Separate seating is not segregation

The last couple of years various groups have stirred up a controversy out of nowhere about the tendency of some Muslim groups to separate men and women at lectures on university campuses. This has been going on for years and reflects the practice in almost every mosque, except for some major showpiece mosques such as Regent’s Park, which have a common entrance although washing and prayer areas are separate. The stirring has come from the usual sources: secularist “liberal” commentators and blogs who have been objecting to one thing or another the Muslims have been doing since 2001 and their allies among the Muslims, such as the shadowy “Student Rights” group and the so-called British Muslims for Secular Democracy. Two examples are this piece on the Spectator website by Nick Cohen, and this by Sara Khan of “Inspire” on the Independent’s website.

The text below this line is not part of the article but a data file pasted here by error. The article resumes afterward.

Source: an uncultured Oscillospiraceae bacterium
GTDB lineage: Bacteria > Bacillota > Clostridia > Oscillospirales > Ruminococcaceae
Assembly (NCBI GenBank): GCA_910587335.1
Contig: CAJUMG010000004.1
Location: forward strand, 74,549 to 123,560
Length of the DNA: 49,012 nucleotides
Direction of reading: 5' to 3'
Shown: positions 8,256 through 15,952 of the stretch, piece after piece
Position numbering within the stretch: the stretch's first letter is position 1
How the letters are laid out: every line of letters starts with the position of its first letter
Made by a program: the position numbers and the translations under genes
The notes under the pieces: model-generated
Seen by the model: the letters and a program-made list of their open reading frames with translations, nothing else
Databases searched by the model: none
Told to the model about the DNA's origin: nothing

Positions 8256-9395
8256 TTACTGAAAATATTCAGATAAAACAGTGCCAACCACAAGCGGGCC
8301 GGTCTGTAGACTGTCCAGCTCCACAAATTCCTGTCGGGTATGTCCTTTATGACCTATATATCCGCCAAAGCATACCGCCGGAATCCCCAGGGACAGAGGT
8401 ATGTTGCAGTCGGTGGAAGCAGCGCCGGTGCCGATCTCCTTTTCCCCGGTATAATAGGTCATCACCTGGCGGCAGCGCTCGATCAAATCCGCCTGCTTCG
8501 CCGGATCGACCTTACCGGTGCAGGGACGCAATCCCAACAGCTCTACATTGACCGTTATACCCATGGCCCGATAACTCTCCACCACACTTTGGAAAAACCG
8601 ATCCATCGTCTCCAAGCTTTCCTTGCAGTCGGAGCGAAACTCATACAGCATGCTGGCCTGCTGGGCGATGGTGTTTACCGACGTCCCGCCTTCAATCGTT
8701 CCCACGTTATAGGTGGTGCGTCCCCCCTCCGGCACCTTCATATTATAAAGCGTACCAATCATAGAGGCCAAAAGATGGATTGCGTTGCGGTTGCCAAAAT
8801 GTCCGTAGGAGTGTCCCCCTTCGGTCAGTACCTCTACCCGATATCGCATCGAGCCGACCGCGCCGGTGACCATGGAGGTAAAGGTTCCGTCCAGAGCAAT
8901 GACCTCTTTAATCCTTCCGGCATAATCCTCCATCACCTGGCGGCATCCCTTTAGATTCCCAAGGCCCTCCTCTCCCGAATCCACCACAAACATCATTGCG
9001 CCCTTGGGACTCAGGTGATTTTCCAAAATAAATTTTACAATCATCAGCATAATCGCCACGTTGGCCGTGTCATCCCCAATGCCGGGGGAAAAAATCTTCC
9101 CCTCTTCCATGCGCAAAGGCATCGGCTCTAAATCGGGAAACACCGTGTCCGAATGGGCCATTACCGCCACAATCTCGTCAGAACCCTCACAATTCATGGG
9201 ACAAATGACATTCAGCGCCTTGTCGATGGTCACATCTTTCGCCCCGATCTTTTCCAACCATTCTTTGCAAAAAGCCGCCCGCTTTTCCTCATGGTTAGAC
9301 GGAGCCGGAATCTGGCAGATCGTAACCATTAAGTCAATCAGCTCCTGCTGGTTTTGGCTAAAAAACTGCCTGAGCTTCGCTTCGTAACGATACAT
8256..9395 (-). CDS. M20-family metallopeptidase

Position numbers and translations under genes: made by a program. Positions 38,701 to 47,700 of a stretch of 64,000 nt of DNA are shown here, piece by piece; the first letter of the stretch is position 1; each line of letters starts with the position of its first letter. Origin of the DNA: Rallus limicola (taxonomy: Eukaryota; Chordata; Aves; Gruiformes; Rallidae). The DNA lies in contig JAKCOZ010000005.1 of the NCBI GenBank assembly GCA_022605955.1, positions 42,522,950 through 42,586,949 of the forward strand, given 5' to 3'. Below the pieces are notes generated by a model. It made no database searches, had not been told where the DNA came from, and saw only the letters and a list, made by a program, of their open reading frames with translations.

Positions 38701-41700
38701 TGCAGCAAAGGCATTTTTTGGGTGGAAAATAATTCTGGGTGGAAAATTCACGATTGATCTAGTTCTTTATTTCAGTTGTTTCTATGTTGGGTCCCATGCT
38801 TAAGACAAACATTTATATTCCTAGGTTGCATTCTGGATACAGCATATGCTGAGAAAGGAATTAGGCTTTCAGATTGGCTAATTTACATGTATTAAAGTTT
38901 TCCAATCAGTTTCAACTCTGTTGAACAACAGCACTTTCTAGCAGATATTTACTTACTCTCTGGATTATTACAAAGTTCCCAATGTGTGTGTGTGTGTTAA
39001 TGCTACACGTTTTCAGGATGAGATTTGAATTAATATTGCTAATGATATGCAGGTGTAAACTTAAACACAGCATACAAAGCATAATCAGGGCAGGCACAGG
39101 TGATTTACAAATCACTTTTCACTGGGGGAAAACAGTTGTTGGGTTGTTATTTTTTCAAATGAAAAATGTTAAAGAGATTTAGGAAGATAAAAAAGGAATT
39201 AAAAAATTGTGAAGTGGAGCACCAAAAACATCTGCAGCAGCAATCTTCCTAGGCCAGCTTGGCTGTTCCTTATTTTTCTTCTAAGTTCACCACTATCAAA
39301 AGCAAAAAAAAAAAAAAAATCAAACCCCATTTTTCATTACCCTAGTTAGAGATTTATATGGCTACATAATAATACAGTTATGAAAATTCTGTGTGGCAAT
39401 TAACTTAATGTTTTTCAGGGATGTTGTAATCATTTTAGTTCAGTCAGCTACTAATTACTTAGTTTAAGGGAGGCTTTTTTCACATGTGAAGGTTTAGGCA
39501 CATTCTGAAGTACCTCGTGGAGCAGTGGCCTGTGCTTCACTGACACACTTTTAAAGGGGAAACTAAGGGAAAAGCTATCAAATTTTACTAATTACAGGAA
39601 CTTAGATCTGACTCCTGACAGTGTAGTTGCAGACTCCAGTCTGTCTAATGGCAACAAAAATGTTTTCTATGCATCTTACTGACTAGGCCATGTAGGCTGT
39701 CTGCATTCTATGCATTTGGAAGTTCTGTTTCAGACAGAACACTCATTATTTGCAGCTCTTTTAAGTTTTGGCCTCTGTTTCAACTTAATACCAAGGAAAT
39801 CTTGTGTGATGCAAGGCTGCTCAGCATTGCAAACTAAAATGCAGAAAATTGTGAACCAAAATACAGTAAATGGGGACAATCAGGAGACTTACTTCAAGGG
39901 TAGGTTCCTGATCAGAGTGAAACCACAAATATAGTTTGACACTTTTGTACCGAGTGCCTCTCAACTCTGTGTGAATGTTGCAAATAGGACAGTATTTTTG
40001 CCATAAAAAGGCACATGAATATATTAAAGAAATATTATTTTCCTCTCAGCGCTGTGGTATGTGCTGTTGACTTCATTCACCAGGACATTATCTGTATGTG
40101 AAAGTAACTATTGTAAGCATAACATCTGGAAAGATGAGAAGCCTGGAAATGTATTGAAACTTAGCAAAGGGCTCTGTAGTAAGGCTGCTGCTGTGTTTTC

A black and white photograph showing two water fountains, a tiny one marked "Colored" and a large sink with two taps marked "white"The weekend after the death of the man who probably did the most to fight the real thing, we should really remind ourselves what “segregation” means in this context. People use the term for its emotive effect, to evoke memories of American segregation and Apartheid, in which races (not sexes) were segregated in all aspects of life; they were barred from universities (or at least the prestigious ones) altogether, barred from certain professions and openly discriminated against in the workplace, expected to drink from different water fountains, expected to eat and drink in different places, to ride in different parts of the bus and different carriages on the train and so on, and people of different races were not allowed to marry. This was entrenched in law and backed-up by state violence, as was seen in the response to demonstrations against the régime in both South Africa and in the USA, as well as by the terrorism of the Ku Klux Klan and the lynch-mob. People were beaten in the streets, spent long terms in prison and were tortured and murdered.